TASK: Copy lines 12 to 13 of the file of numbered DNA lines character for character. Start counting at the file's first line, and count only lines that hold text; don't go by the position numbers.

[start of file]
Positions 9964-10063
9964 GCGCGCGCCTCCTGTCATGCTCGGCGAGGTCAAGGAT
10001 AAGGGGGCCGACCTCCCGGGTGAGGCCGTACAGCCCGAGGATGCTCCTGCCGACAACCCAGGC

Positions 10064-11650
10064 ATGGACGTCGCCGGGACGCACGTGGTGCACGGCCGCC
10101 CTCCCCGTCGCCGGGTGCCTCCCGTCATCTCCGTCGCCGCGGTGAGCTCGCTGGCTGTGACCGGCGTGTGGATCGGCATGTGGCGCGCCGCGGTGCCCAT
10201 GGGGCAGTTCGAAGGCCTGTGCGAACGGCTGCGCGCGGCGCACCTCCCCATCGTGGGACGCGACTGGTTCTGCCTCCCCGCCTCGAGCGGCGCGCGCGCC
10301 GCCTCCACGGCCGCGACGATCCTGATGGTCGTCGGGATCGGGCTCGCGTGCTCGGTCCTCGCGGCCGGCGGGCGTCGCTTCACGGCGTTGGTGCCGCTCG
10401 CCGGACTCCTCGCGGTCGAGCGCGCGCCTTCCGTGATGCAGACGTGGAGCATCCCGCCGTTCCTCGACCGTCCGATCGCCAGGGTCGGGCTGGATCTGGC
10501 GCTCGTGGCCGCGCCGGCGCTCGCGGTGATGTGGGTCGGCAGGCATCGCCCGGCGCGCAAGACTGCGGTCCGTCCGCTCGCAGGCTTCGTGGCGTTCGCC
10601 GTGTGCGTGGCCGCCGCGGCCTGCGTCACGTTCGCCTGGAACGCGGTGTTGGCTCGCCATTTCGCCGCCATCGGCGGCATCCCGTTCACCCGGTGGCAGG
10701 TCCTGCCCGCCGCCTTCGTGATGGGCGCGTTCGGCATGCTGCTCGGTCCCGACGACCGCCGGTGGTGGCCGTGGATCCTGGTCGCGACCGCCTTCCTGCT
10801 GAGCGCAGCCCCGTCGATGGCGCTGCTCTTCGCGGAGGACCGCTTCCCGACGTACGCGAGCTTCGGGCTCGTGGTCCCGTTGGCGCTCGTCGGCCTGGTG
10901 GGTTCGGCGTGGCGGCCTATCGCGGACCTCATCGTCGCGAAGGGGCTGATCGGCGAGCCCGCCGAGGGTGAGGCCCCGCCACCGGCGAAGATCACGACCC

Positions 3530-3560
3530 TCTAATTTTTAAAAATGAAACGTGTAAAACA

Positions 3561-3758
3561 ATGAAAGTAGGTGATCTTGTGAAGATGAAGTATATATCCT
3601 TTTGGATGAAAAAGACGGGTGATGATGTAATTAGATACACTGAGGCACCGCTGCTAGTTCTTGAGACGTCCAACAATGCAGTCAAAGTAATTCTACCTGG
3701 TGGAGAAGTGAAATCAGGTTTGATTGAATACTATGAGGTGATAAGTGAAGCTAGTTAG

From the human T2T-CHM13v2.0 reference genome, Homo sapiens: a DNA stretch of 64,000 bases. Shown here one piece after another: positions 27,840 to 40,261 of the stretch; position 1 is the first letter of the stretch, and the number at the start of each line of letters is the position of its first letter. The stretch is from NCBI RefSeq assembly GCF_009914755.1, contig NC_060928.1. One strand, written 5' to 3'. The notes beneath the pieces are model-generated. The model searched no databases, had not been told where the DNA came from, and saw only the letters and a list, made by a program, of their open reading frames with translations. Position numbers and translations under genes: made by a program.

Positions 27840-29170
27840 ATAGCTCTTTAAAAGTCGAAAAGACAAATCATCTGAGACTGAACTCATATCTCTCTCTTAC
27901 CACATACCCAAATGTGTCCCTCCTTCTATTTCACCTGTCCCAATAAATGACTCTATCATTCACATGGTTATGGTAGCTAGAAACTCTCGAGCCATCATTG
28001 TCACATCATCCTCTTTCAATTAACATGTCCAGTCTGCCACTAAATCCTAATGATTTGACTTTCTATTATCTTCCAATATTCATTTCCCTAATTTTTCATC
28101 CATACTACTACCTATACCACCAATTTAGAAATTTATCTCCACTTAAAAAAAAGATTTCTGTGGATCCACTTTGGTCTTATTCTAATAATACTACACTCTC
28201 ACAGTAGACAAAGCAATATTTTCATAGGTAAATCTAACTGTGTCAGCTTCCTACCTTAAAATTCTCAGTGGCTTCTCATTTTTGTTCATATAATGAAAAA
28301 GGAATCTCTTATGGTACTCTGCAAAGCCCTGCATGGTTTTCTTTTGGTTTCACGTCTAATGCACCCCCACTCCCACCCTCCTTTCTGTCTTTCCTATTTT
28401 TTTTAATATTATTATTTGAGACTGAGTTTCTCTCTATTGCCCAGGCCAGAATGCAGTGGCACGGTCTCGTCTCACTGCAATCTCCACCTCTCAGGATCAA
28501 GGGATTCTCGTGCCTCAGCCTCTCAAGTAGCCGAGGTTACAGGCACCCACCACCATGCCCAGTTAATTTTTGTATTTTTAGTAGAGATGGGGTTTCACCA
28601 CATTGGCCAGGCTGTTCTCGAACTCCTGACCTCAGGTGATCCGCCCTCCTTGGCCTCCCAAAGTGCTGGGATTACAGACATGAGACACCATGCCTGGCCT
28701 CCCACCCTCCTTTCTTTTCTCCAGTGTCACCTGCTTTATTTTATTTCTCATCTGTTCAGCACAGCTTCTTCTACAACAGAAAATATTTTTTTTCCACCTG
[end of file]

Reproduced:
10701 TCCTGCCCGCCGCCTTCGTGATGGGCGCGTTCGGCATGCTGCTCGGTCCCGACGACCGCCGGTGGTGGCCGTGGATCCTGGTCGCGACCGCCTTCCTGCT
10801 GAGCGCAGCCCCGTCGATGGCGCTGCTCTTCGCGGAGGACCGCTTCCCGACGTACGCGAGCTTCGGGCTCGTGGTCCCGTTGGCGCTCGTCGGCCTGGTG